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Nuclear headache: What to do with 65,000 tons of spent fuel?

Nuclear Regulatory Commission

Most spent nuclear fuel is stored in pools like this one, with rods typically under 30 feet of water.

In a blow to the nuclear energy industry, a federal appeals court on Friday threw out a rule allowing plants to store spent nuclear fuel onsite for decades after they've closed, and ordered regulators to study the risks involved with that storage -- 65,000 tons now spread across the country, and growing at 2,000 tons a year. 

The Nuclear Regulatory Commission "apparently has no long-term plan other than hoping for a geologic repository," the unanimous ruling stated. "If the government continues to fail in its quest to establish one, then SNF (spent nuclear fuel) will seemingly be stored on site at nuclear plants on a permanent basis. The Commission can and must assess the potential environmental effects of such a failure."

Nuclear plants have been storing spent fuel onsite for decades and the NRC recently said, barring a repository, they may continue to do so even after they shut down.

That regulation was challenged by New York and other Northeast states, as well as environmentalists.


The New York attorney general's office said the ruling means the NRC cannot license or relicense any nuclear power plant until it examines those risks.

That process could take a couple of years, Geoff Fettus, an attorney who argued in court on behalf of the Natural Resources Defense Council, told msnbc.com.

CNBC's Brian Shactman takes a look at how the nuclear industry has been altered one year after the disastrous earthquake and tsunami in Japan.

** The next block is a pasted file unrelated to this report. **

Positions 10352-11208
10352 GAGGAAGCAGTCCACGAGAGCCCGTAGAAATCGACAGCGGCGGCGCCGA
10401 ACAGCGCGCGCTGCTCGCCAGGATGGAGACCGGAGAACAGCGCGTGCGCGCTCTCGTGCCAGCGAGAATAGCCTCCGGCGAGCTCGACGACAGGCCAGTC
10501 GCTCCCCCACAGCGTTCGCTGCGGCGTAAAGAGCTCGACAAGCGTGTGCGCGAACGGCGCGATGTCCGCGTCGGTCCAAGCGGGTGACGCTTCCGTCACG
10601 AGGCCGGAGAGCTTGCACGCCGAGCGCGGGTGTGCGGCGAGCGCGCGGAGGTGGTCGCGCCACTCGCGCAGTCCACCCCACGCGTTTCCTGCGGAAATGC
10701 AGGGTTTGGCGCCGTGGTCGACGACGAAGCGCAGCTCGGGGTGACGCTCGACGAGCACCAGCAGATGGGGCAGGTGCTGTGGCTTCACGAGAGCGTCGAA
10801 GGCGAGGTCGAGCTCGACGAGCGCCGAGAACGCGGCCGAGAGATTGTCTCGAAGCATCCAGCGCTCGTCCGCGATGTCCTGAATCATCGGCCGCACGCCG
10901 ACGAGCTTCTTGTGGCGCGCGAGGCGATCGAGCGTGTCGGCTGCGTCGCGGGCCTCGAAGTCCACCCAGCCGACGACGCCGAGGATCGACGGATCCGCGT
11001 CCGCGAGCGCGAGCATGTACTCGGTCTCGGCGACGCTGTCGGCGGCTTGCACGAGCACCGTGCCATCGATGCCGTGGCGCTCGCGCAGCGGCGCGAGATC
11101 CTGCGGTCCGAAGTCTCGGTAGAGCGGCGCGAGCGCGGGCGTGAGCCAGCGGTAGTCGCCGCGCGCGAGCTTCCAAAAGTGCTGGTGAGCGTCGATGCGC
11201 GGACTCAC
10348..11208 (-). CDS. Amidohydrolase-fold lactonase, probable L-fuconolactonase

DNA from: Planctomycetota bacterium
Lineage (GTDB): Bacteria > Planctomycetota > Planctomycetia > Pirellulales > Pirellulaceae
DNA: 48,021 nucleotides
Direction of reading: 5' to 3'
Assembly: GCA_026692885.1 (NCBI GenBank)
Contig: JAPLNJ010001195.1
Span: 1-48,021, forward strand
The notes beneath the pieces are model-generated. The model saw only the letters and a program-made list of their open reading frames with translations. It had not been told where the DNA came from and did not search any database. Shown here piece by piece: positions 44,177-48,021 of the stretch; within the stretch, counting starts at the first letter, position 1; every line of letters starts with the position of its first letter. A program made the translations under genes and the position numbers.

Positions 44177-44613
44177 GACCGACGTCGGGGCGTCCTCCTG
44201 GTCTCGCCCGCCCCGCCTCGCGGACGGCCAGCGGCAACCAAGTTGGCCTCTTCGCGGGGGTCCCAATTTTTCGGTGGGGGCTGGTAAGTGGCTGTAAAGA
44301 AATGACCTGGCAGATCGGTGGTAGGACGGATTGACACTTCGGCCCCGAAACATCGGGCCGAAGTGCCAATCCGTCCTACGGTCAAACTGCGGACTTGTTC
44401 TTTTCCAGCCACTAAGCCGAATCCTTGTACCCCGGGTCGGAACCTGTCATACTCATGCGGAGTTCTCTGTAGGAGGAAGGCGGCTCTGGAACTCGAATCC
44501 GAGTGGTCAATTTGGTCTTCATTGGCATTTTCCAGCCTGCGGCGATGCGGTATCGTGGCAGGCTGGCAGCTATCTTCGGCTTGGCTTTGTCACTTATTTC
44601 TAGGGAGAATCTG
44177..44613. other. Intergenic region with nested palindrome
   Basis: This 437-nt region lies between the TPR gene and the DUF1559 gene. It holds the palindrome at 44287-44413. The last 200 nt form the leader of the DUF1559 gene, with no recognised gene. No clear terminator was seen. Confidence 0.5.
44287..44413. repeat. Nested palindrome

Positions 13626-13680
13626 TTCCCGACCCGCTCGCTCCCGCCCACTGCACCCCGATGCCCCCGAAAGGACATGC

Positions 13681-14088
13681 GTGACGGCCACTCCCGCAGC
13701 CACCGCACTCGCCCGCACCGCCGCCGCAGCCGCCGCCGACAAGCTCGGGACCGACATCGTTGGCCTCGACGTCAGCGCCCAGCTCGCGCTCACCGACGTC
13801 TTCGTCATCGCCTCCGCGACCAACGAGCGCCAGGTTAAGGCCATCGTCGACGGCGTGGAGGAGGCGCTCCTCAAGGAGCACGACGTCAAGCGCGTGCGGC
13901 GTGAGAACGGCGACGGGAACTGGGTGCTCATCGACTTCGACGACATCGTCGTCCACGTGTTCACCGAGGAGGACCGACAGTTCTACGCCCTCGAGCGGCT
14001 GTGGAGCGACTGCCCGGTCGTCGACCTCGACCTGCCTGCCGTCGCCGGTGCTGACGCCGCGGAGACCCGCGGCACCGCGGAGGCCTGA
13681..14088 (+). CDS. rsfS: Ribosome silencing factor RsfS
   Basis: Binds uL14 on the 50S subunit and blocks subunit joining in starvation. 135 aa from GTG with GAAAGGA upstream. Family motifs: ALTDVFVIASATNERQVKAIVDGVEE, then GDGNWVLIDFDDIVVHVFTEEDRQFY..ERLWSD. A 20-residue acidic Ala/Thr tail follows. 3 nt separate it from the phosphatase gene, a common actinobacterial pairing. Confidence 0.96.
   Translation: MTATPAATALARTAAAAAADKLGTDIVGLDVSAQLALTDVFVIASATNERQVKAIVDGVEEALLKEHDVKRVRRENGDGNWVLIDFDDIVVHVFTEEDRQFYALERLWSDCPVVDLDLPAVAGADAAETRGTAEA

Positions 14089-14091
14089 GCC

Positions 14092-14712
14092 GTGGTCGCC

"This is a game changer," he said. "The opinion is quite clear that the agency must comply with the National Environmental Policy Act and do a substantive, searching environmental review of well established legal standards."

The Nuclear Energy Institute, which represents the industry, said it was disappointed with the ruling but urged the NRC to "act expeditiously to undertake the additional environmental analysis."

In recent years, the industry had hoped for a "nuclear renaissance" based on smaller reactors with fewer mechanical parts and less nuclear waste. But Japan's Fukushima nuclear disaster last year was a major setback in building public support.

Nuclear plant operators have been paying $750 million a year to the Energy Department for construction of a central repository. It was being built under Nevada's Yucca Mountain, but engineering issues and a political backlash in Nevada killed the project after $12 billion was spent.

In January, a panel commissioned by President Barack Obama reported that a first step must be to find a site that isn't forced on a particular region by the federal government.

"The need for a new strategy is urgent," the panel wrote in its report, "not just to address these damages and costs but because this generation has a fundamental, ethical obligation to avoid burdening future generations with the entire task of finding a safe, permanent solution for managing hazardous nuclear materials they had no part in creating."

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